Tuesday, October 31, 2017

The iPhone X has activated by default its best security measure


It had never cost so much that it arrived on Friday, or that is what all those people who last week ventured to reserve the iPhone X and had the good fortune that Apple confirmed them on November 3 as the delivery date . And is that most mortals face up to 5 weeks of delay .
Luckily, youtubers and other experts are enjoying exclusive use of Apple's most iconic terminal to date. And with all eyes on those early videos, we have found that all security measures Face ID are enabled by default on the iPhone X .

What should I worry about the iPhone X?

The first of these is the possibility that someone will gossip about your notifications . And is that with an eye on your brand new mobile, the screen could turn on and show you everything that has come. Of course, anyone who is close enough could read it. Obviously you can not read text messages or emails in full, but you can get a lot of information from notifications.
If you are an advanced user, it is quite likely that you knew how to configure it, but in general, most will find it hard to realize. Of course, it has a bad side: with one look you will not be able to find out about all the warnings unless you unlock it .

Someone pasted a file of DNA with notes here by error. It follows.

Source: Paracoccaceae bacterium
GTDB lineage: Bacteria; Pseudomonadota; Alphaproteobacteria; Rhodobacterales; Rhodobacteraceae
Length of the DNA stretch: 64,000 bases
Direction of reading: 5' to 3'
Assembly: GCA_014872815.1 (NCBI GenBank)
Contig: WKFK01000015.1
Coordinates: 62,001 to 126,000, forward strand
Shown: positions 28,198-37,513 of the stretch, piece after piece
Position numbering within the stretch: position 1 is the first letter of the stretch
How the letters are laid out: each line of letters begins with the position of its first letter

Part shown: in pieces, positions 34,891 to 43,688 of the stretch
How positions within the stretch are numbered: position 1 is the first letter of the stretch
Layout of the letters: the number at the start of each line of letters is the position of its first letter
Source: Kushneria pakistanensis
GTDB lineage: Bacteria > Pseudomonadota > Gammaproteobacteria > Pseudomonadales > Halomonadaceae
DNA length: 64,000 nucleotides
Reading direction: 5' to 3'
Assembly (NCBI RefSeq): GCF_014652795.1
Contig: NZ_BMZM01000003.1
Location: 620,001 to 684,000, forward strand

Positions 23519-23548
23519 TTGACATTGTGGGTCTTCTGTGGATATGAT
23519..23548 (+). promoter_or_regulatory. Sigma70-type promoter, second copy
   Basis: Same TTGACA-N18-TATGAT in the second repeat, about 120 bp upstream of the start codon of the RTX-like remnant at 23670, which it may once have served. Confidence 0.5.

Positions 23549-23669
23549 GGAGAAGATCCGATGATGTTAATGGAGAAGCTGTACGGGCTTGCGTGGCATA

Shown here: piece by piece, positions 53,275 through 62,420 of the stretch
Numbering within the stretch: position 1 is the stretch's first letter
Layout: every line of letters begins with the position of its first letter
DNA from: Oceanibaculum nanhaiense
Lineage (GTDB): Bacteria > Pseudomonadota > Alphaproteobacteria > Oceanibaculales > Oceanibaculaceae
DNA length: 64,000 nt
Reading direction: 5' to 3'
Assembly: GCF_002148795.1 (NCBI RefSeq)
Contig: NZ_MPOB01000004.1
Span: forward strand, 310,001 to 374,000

But with the iPhone X and its sophisticated facial recognition system, Apple has taken extreme care of the security measures , avoiding to show the notifications, unless you activate manually that you want to read them (and that anyone around you can do it).
And it does it with the help of the Face ID sensor. The TrueDepth camera will shorten your face and if you do not recognize it, it will not show you your notifications, only generic information will appear :
A GOOD WAY TO KNOW IF YOU HAVE BEEN RECOGNIZED IS TO SEE THE MESSAGES ON THE SCREEN. IF IT INDICATES THAT YOU HAVE A NOTIFICATION FROM FACEBOOK, GMAIL, OR WHATEVER. BUT WHEN YOUR IPHONE X RECOGNIZES YOU, IT WILL SHOW YOU THE CONTENT OF THE MESSAGE.
Of course, a pretty smart move , whether you're obsessed with privacy or not. And a demonstration that biometric techniques can improve our interactions with our devices.
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